Administration's computer safety A-team urges passage of Cybersecurity Act
August 1st, 2012
10:25 PM ET

Administration's computer safety A-team urges passage of Cybersecurity Act

By Suzanne Kelly

The White House rolled out its cybersecurity A-team Wednesday for an on-the-record telephone conference, with reporters hearing an appeal for the Senate to pass the Cybersecurity Act of 2012 now being debated on the Senate floor.

John Brennan, assistant to the president for homeland security and counterterrorism, was joined by Keith Alexander, chief of U.S. Cyber Command and head of the National Security Agency, as well as Jane Holl Lute, deputy secretary at the Department of Homeland Security, and Eric Rosenbach, deputy assistant secretary of defense for cyberpolicy.

"The risks to our nation are real and immediate," Brennan said, adding that the White House doesn't see the legislation as a partisan issue, but rather a matter of national security.

Brennan said that if passed, the new legislation would give the government the three legislative elements it needs to fend off cyberattacks: new information sharing between the government and private industry, better protection of critical infrastructure like the power grid and water filtration facilities, and authority for the Department of Homeland Security to unite federal resources to lead the government's cybersecurity team.

"First and foremost, we see that the threat is real and we need to act now," said Alexander, who recently returned from a hacker convention in Las Vegas, where he urged the best and the brightest to put their skills to work for the government.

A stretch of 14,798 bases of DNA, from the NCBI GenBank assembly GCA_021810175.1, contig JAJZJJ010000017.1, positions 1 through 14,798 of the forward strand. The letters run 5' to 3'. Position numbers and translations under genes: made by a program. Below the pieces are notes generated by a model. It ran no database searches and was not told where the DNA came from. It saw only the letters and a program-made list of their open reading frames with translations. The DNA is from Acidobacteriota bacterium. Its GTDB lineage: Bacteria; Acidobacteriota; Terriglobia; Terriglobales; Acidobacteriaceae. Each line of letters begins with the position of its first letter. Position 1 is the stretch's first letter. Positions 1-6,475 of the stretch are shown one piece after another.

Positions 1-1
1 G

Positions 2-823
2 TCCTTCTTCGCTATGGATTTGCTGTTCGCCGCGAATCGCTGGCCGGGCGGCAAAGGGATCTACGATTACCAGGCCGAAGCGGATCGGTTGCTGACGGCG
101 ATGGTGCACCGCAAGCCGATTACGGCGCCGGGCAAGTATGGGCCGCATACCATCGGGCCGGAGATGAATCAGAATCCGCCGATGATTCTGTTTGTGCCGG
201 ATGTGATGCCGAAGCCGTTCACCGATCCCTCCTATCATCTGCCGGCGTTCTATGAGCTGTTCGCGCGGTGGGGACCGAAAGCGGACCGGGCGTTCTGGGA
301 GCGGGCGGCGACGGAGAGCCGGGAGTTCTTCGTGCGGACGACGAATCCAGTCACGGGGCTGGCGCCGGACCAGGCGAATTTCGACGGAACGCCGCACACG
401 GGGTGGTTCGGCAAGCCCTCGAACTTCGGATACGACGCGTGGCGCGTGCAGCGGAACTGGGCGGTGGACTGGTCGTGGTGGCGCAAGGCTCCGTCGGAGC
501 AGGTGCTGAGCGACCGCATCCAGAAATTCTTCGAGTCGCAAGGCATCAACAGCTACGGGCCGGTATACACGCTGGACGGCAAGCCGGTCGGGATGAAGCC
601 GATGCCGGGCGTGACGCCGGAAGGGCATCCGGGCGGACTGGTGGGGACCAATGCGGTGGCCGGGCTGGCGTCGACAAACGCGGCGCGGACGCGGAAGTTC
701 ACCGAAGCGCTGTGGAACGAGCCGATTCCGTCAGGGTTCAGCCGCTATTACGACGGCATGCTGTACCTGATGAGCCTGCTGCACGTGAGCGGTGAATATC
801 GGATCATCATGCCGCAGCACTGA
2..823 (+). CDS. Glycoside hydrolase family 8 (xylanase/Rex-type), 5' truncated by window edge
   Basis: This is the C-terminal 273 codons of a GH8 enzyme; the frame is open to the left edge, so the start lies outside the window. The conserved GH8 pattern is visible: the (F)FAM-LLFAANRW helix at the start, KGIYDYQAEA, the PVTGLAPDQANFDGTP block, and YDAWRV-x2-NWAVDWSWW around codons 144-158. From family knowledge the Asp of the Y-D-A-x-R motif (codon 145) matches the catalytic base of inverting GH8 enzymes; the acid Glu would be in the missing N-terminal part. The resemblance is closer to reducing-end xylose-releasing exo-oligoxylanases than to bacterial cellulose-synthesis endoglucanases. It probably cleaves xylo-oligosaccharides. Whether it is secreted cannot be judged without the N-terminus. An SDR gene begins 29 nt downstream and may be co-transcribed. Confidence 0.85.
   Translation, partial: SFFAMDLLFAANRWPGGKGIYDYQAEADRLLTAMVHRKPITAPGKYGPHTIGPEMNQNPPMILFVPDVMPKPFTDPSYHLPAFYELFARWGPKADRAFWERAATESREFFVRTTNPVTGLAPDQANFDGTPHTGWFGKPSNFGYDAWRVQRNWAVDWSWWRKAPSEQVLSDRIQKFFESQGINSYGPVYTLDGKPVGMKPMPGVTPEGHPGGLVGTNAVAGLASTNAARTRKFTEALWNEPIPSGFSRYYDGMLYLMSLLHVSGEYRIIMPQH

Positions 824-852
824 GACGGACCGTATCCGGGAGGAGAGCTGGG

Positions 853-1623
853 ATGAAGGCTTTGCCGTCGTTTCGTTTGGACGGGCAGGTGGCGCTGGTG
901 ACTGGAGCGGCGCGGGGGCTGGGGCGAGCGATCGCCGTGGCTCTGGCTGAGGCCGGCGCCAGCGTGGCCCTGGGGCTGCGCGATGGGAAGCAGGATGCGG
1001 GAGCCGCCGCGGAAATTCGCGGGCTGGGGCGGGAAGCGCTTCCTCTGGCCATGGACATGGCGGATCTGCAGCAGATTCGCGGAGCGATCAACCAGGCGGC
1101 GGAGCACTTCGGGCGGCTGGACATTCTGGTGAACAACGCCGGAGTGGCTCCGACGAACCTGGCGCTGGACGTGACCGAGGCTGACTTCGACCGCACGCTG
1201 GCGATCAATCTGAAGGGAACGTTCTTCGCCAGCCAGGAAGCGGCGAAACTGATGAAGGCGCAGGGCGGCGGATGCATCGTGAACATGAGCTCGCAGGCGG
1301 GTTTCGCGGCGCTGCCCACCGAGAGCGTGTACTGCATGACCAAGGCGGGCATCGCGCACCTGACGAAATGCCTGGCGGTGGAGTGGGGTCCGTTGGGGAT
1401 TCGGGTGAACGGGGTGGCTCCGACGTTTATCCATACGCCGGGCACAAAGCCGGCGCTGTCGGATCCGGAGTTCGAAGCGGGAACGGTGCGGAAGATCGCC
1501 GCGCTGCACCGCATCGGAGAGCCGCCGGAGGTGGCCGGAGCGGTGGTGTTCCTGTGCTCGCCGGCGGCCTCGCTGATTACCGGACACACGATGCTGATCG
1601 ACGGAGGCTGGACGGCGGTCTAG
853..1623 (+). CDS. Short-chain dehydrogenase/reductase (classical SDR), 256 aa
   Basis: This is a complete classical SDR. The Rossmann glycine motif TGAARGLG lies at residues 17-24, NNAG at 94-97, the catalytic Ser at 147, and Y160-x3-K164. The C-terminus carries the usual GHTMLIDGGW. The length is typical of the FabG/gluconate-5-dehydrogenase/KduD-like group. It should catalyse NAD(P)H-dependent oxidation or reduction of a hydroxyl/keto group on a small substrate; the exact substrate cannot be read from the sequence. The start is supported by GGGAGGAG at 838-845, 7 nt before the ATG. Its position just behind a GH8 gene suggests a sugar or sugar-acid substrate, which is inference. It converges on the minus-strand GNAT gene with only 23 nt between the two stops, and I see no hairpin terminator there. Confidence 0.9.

He stressed that the new legislation would enable the government to prevent an attack, not just respond to one, and said the FBI, DHS, Cyber Command and the NSA can unite as a team to do so. He said he believes the current legislation adequately addresses privacy and civil liberty concerns that critics have raised.

Lute added that the status quo is simply unacceptable and that the current DHS cyberteam receives a phone call every 90 seconds reporting a new intrusion.

Brennan said President Obama has received regular updates on the status of the legislation this week. The urgent appeal comes as Congress prepares to take its August recess Friday.

soundoff (10 Responses)
  1. info sehat

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    August 21, 2012 at 7:02 am | Reply
  2. electric-current

    If we don't beef up our network security, the consequences would be more than catastrophic. We might end up going backwards, and I mean back to the world of no computers which is not good for the global economy. In fact it could turn into anarchy, and no one will be happy nor peaceful about it.

    August 15, 2012 at 11:39 pm | Reply
  3. HJA

    Almost every aspect of our government has ties to the internet. To not lock down and protect our systems is not only stupid it's asking for an attack.

    August 2, 2012 at 12:21 pm | Reply
  4. Phunnie boy

    Please guys, do pass the Cyber Security Act. I'm shaking in my shoes and how!!!

    August 2, 2012 at 10:13 am | Reply

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